CETIM focuses on the promotion and implementation of economic, social and cultural rights (ESCR). They are the backbone of human rights and a powerful tool for achieving a self determinated development model by peoples. This is particularly true for the most vulnerable and marginalised populations. Properly implemented, these rights contribute to the respect for human dignity and to the achievement of social justice. On the contrary, the violation of any of them can jeopardise the enjoyment of all the others.
The universality, indivisibility and interdependence of human rights are enshrined in international instruments. Yet, we are still a long way from their effective implementation for all, and ESCR are among the worst off. Indeed, the basic needs (food, water, health, housing, education) of a third of humanity are still not being met. In some respects, the situation has even deteriorated, including in the countries of the North. This is due to the fact that the policies adopted at economic level accentuate ESCR violations and cause
– increased poverty
– growing inequality across the world
– multiple crises (political, economic, financial, environmental, social and cultural).
By definition, human rights are designed to protect citizens from the arbitrary actions of the most powerful and their governments
The international health crisis linked to COVID-19 has only exacerbated this situation. It has also shown the importance of implementing public policies based on ESCR. In particular, the right to health, the right to housing, the right to food, the right to water, the right to work, the right to education and the right to social security.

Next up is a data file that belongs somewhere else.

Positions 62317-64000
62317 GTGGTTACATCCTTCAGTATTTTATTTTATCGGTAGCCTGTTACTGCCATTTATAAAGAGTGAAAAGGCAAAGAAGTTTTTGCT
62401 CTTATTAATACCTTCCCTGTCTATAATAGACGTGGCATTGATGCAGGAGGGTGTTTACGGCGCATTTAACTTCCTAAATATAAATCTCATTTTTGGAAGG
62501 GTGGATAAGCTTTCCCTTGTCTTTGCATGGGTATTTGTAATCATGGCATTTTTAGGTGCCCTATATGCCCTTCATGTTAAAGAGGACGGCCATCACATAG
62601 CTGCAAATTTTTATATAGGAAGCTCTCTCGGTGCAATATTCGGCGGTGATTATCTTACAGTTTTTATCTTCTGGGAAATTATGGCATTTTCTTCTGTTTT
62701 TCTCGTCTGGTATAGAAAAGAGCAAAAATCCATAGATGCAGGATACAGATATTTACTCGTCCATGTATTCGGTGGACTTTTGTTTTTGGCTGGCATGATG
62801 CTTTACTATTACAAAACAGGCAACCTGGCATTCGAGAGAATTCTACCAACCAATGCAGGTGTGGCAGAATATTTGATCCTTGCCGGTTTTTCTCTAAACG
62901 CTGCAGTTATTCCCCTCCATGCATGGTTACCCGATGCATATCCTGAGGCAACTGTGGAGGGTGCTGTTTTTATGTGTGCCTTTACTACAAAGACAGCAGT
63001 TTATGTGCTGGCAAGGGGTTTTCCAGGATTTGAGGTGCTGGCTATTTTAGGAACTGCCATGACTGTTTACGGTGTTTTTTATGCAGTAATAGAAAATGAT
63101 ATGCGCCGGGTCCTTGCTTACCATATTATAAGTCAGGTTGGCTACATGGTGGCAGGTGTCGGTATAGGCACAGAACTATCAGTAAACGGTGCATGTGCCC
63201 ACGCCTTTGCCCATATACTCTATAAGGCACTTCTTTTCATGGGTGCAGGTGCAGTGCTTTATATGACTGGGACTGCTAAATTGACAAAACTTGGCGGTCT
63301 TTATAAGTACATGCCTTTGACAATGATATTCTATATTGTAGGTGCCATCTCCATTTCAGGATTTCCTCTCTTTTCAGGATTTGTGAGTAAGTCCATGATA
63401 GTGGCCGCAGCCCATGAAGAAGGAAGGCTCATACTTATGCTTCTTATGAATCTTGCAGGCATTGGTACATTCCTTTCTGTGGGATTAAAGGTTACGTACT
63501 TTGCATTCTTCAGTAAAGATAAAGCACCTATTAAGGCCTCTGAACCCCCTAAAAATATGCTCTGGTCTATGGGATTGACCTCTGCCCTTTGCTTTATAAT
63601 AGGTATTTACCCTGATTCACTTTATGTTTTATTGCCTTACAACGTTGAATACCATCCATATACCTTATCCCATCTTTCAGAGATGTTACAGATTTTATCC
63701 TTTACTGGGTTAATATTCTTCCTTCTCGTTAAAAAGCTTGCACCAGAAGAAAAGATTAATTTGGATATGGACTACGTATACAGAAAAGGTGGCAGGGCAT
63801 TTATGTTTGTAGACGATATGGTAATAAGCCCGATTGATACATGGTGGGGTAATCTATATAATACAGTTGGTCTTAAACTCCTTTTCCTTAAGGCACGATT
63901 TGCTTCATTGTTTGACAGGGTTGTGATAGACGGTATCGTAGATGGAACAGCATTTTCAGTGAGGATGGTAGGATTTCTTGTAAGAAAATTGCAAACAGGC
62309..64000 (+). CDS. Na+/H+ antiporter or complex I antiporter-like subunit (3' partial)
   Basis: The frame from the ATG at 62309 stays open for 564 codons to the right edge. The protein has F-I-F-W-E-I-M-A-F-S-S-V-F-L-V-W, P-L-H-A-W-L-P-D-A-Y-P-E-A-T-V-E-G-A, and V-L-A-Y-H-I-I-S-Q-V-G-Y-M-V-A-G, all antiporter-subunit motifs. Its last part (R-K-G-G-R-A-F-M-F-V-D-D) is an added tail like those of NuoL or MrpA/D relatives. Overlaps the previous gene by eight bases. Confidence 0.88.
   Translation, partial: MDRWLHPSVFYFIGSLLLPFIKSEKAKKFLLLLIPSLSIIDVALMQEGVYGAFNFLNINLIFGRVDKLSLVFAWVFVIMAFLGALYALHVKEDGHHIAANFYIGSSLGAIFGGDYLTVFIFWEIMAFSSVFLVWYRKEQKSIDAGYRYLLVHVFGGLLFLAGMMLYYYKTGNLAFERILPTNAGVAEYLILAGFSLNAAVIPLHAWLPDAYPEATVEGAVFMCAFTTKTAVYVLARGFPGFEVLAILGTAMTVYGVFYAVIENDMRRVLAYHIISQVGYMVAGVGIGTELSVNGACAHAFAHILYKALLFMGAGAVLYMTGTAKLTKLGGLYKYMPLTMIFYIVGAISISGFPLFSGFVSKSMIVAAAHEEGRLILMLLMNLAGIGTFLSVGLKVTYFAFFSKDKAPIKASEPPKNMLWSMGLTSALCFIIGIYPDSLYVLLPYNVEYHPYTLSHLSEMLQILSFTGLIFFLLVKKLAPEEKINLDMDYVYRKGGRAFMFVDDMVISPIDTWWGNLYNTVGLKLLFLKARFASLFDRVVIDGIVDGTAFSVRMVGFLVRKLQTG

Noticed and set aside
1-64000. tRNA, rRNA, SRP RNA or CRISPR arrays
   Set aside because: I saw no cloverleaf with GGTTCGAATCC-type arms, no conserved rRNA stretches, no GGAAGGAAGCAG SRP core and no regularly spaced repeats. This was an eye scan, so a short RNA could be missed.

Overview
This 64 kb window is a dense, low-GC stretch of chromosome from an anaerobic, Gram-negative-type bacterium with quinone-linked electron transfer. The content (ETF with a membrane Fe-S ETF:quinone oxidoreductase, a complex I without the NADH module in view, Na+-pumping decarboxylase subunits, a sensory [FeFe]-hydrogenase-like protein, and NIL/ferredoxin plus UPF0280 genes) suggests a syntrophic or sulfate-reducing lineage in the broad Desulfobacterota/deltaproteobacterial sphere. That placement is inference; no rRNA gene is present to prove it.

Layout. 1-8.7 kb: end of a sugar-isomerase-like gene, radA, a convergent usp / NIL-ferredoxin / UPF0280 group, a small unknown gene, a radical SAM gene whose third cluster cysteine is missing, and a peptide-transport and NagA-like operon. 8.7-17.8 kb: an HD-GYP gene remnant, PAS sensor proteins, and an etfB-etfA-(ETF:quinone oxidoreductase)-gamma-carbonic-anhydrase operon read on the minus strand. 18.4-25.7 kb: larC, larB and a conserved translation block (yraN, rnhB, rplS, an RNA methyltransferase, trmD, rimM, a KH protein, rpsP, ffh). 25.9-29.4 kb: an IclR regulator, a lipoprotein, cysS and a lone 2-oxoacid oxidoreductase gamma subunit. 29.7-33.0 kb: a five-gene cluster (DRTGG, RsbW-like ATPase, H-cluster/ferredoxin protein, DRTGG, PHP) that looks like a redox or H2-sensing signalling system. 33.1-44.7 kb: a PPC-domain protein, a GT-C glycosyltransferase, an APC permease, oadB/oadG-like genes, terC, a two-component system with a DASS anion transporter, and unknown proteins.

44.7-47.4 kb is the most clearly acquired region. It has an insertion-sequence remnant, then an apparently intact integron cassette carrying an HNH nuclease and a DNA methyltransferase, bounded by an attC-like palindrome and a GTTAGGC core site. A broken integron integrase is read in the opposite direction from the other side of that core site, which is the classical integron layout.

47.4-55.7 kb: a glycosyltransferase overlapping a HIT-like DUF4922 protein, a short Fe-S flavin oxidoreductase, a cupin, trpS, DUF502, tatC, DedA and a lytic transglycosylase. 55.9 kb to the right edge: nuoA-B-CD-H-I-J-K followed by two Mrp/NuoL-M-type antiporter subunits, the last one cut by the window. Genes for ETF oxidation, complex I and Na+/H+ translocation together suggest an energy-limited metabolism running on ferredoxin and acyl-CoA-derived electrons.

But for human rights to be better respected, they must be known, they must be demanded and they must be enforced. However, victims are often unaware of their rights and of the mechanisms available to them for appealing (at national, regional or international level). States, which have an obligation to inform and educate their citizens about human rights, often fail in their duties.
The role played by civil society organisations and social movements in human rights education and training is therefore crucial
– to denounce human rights violations
– to contribute to the implementation of existing standards.
Participatory workshop in French co-organised with the Centrale sanitaire suisse as part of Alternatiba, on the issue of unequal access to healthcare, here and elsewhere. Open to the public Saturday 2 September. 4pm to 4.45pm, Village des Alternatives, Parc des Bastions, Geneva
At a time when the world’s multidimensional crisis is plunging billions of persons into poverty, when almost half of humanity is unable to satisfy their essential needs, even as inequalities continue to grow steadily, the fulfillment of economic, social and cultural rights is more than ever urgent.
HUMAN RIGHTS COUNCIL 51st session States’ control, in the name of their peoples, of the currency and concomitant financial mechanisms will have a crucial effect on national development policies and programs and thus for the enjoyment of all human rights. CETIM thus recommends that the Human Rights Council’s mechanisms on the right to development expand […]
HUMAN RIGHTS COUNCIL 50th session Civilians in North and East of Syria are suffering from long war impacts and human rights violations in the context of situations of military occupation, which are mainly the result of a proxy war in the form of foreign armed presence. Read the oral statement
As an association acting as an interface between partner organisations and the UN international system, CETIM has continued to make use of the UN’s mechanisms for the protection of human rights in relation to different situations and specific violations. Here are some extracts. Repression, racism et rights violations of indigenous communities in Bogotá CETIM and […]